MOSCOW: Russians reacted yesterday with amusement, disbelief and a heavy dose of irony to the news that the Kremlin has granted citizenship to French actor Gerard Depardieu to solve his tax woes.
In a letter broadcast on Russian television on Thursday, the former Oscar nominee declared his love for President Vladimir Putin and called Russia a “great democracy.”
“He is impressed by our democracy - he has completely lost his marbles,” wrote one Facebook user, Vladimir Sokolov.
Far-left politician Eduard Limonov suggested Depardieu could reprise his famous film role of French revolutionary Georges Danton and risk detention by riot police at a regular unsanctioned rally against Putin.
“Gerard, come to Triumfalnaya Square on January 31 with your new Russian passport in your pocket,” Limonov wrote on his blog.
“Our French friend: here’s an invitation to a real historical role.”
Depardieu seemed unlikely to take up this offer after Putin praised their “very friendly, personal relationship” at a recent news conference.
Many jokingly speculated about how the film star might adapt to life as a Russian pensioner if he moved after threatening to renounce his French citizenship over a proposed 75-per cent tax rate on the super rich.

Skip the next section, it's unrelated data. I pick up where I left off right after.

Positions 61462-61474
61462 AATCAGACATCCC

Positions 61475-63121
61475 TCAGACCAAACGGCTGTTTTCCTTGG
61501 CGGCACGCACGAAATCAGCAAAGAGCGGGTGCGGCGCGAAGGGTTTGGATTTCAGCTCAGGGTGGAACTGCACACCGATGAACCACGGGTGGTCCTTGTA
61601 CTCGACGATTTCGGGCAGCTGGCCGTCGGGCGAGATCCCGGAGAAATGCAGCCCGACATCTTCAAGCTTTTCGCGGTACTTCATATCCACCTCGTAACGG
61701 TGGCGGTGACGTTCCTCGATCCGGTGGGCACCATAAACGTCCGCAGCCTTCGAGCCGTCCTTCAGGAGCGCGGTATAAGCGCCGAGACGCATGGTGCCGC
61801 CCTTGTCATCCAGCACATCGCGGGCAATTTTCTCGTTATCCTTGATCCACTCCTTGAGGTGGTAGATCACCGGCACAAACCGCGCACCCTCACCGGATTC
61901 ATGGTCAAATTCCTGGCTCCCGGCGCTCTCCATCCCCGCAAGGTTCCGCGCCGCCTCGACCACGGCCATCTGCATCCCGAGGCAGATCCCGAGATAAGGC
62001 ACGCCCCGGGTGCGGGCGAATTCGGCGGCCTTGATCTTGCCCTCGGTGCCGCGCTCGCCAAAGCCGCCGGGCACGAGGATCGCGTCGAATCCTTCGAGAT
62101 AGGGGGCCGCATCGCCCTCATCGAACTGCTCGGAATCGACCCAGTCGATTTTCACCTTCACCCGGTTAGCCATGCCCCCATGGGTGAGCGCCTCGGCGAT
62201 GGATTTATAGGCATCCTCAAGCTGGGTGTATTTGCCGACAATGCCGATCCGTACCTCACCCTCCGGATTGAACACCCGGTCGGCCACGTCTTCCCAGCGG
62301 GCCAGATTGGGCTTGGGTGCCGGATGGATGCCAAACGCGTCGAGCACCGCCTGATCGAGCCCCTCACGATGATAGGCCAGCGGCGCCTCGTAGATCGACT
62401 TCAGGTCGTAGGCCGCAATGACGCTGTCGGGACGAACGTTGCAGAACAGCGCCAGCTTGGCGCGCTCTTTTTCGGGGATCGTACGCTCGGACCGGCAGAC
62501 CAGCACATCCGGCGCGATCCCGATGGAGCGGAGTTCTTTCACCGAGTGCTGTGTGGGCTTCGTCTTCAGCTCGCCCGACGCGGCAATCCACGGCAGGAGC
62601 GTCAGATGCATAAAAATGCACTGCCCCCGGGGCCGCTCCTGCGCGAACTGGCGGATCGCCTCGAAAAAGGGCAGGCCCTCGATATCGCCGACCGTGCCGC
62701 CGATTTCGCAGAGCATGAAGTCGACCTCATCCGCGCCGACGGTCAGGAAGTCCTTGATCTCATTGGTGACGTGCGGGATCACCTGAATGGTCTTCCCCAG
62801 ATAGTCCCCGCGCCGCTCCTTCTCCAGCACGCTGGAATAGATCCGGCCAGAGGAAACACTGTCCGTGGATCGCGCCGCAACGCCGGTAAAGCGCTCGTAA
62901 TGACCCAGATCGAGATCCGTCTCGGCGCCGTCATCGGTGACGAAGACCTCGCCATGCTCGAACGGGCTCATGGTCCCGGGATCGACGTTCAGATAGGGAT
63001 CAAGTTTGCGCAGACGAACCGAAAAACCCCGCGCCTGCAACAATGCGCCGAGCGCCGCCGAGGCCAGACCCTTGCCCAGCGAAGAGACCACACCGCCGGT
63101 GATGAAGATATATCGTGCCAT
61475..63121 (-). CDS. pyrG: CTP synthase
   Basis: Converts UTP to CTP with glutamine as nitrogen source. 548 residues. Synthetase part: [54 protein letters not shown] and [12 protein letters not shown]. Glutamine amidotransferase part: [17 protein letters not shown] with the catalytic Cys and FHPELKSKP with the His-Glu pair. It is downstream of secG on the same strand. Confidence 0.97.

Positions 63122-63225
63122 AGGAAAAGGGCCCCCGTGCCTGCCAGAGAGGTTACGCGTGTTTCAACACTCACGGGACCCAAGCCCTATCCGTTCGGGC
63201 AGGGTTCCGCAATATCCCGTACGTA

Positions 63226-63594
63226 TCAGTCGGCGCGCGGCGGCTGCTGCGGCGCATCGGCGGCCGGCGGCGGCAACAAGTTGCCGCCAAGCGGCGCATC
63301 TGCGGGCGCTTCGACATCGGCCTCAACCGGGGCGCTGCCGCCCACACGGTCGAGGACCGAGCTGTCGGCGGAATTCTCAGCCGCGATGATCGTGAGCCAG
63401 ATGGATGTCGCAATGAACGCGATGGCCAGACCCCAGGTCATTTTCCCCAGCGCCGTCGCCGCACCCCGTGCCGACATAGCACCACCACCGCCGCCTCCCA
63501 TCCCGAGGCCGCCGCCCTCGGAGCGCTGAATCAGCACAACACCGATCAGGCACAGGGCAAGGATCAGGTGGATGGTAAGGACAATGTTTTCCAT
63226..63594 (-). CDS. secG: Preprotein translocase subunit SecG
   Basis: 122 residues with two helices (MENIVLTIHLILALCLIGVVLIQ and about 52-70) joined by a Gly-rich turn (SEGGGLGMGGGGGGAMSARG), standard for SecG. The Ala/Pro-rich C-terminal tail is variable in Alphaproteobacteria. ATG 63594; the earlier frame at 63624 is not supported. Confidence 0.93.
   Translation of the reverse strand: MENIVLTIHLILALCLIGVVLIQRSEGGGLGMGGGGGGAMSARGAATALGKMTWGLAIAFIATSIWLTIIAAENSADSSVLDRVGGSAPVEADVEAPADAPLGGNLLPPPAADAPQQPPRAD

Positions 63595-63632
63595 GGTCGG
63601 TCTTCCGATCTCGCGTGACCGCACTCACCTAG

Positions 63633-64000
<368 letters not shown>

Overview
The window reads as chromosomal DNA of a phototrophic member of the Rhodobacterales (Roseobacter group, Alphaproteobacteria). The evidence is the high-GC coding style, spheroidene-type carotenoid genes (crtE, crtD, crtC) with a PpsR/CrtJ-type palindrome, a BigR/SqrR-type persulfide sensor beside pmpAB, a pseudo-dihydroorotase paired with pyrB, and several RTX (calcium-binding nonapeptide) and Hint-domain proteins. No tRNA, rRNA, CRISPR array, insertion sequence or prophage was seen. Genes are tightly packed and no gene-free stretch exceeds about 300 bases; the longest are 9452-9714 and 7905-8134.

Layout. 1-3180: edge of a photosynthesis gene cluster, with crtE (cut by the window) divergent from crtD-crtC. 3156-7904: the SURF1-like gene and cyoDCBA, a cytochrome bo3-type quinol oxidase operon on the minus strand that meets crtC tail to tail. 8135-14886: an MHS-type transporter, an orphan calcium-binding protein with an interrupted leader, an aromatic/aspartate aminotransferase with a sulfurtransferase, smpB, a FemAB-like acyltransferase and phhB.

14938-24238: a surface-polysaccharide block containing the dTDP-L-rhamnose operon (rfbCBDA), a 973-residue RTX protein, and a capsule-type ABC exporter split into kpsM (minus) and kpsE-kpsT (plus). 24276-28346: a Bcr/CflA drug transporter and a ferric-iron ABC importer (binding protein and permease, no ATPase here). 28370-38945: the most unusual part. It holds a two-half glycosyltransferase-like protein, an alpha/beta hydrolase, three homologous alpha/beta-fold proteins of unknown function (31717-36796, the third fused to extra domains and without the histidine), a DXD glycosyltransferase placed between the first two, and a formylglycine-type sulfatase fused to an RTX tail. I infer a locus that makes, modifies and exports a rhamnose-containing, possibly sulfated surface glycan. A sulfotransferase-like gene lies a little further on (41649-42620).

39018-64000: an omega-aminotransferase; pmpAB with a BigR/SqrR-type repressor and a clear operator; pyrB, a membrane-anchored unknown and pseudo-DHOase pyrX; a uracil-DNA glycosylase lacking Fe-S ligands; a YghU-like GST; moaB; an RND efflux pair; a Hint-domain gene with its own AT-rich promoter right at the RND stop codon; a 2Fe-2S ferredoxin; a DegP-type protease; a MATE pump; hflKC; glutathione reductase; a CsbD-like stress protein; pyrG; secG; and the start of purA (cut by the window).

If Depardieu, 64, opted to live in Russia more than half the tax year, he would pay just 13 per cent tax to the government whose budget is highly dependent on state-owned energy resources.
“We’re going to meet him pushing a trolley in the shop, in the queue for blood tests at the polyclinic or at the social security office,” wrote journalist and blogger Anton Orekh on the website of popular Moscow Echo radio station.
“I’m ready to give him registration in my apartment, he can stay as long as he likes,” wrote television host Tina Kandelaki on Twitter.
Depardieu, like other Russian citizens, would have to register at his place of residence with local authorities.
Yet many also questioned the morality of Russia’s fast-tracking Depardieu’s citizenship request.
His public opposition to paying high taxes in France showed he “loves money more than motherland,” wrote Orekh.
“Let’s give our passports to everyone who has lots of money and doesn’t want to pay taxes at home!”